Is North Korea finally embracing capitalist reforms?

The Hermit Kingdom is reportedly taking tentative steps to at least ease the central government's stranglehold over the economy

North Korean leader Kim Jon-Un waves while visiting a military facility on Aug. 19
(Image credit: REUTERS/KCNA)

This week, Reuters and The Associated Press reported that North Korea is introducing modest measures to reform the country's collectivist economy. The regime will reportedly allow farmers to keep their surplus crops to sell or barter, and while that may sound like small potatoes, it would represent the most significant economic reform that supreme leader Kim Jong Un has made since coming to power some nine months ago. Indeed, it is precisely the type of agricultural reform that communist China embarked upon in the late 1970s, ushering in a period of liberalization that eventually turned China into an economic powerhouse. Here, a guide to the latest developments in the Hermit Kingdom:

How would the reforms work exactly?

"The proposed directive appears aimed at boosting productivity at collective farms that have struggled for decades to provide for the country's 24 million people," says Jean H. Lee at The Associated Press. Previously, farmers were required to turn over their surplus to the state, squelching any incentive to grow more food, and driving up prices. Under the reforms, some farmers may keep up to 50 percent of their crop, says Benjamin Kang Lim at Reuters. That could transform one of North Korea's biggest economic sectors, and also address chronic health problems in a country where one-third of the children are malnourished.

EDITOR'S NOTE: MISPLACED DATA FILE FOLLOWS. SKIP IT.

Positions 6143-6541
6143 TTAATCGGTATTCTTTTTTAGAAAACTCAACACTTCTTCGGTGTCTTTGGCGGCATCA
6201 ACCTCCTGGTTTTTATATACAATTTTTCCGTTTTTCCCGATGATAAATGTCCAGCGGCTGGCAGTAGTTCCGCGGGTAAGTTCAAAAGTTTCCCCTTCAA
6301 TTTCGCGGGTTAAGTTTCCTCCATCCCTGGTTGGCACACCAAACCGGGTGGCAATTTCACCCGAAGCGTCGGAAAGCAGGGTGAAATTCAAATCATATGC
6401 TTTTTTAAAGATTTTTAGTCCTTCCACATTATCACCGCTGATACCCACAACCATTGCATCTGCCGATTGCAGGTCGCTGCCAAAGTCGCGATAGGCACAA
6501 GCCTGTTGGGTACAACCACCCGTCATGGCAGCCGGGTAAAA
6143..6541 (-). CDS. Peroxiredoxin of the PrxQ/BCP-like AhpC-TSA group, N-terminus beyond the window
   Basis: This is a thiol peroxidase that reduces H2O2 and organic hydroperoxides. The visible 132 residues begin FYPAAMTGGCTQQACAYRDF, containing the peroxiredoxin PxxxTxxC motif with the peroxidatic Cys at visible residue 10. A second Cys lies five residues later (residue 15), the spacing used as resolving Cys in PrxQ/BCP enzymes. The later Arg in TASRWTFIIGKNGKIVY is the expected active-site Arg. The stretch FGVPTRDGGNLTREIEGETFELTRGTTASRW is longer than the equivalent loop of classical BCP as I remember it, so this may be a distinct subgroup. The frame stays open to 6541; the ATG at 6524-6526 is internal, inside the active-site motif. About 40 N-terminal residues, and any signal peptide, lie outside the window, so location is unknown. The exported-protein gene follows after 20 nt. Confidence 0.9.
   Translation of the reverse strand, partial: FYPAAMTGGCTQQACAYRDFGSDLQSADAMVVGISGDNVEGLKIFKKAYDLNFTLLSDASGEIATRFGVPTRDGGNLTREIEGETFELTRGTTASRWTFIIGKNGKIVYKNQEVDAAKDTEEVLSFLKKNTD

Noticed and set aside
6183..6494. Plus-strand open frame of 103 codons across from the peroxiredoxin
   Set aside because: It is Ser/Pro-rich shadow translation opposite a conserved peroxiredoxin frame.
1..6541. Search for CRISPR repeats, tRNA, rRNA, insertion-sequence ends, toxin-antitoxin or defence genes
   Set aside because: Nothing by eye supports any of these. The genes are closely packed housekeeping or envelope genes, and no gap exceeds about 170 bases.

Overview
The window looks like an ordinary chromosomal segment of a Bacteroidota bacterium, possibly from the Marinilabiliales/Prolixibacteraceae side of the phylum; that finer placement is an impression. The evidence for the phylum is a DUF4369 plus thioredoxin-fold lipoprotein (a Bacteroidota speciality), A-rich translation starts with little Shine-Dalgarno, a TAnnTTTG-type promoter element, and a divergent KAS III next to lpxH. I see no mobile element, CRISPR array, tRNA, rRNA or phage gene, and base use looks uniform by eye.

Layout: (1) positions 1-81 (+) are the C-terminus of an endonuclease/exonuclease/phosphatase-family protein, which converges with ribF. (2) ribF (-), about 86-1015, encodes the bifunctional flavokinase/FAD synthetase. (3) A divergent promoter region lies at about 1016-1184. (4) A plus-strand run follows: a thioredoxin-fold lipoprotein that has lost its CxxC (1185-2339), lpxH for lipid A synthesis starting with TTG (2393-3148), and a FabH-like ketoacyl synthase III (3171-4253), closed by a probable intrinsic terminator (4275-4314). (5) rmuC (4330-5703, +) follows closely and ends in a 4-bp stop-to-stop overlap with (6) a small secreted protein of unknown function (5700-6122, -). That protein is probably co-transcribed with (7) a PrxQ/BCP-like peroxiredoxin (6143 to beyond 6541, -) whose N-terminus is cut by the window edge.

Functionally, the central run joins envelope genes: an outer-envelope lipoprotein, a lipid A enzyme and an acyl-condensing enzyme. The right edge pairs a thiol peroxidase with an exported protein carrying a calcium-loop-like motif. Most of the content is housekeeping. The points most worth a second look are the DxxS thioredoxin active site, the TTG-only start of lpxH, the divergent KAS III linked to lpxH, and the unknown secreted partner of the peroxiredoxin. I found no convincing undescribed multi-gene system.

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Why now?

The regime may view a shift to a market-based economy as essential to its long-term survival. "Selling cheap running shoes and stuffed toys to the world market will be significantly more profitable and less risky than selling plutonium and nuclear technology to rogue states," says Andrei Lankov at Korea Times.

Is Kim serious about reform?

Maybe. Since coming to power, Kim has "sought to project an image as a youthful leader who is accessible to his people," says Choe Sang-Hun at The New York Times. The sunny public-relations campaign has fueled hopes that Kim is serious about reform after decades of stagnation under the Stalinist regime of his father, Kim Jong Il. However, any reform agenda would likely meet resistance from "powerful entrenched military and party leaders opposed to sweeping change," says Donald Kirk at The Christian Science Monitor. It's unclear whether the younger Kim has enough power to significantly "reverse the pattern" of the last couple of decades.

Has the government endorsed the reforms?

Not publicly. This week, the country's Supreme People's Assembly, a rubber-stamp parliament, convened without mentioning economic reforms at all. However, the government "may announce reforms piecemeal to avoid creating controversy," says Kirk. "Change, when it comes, is likely to be a surprise — revealed perhaps by appointments and dismissals of key figures."

Sources: The Associated Press, The Christian Science Monitor, Korea Times, The New York Times, NPR, Reuters

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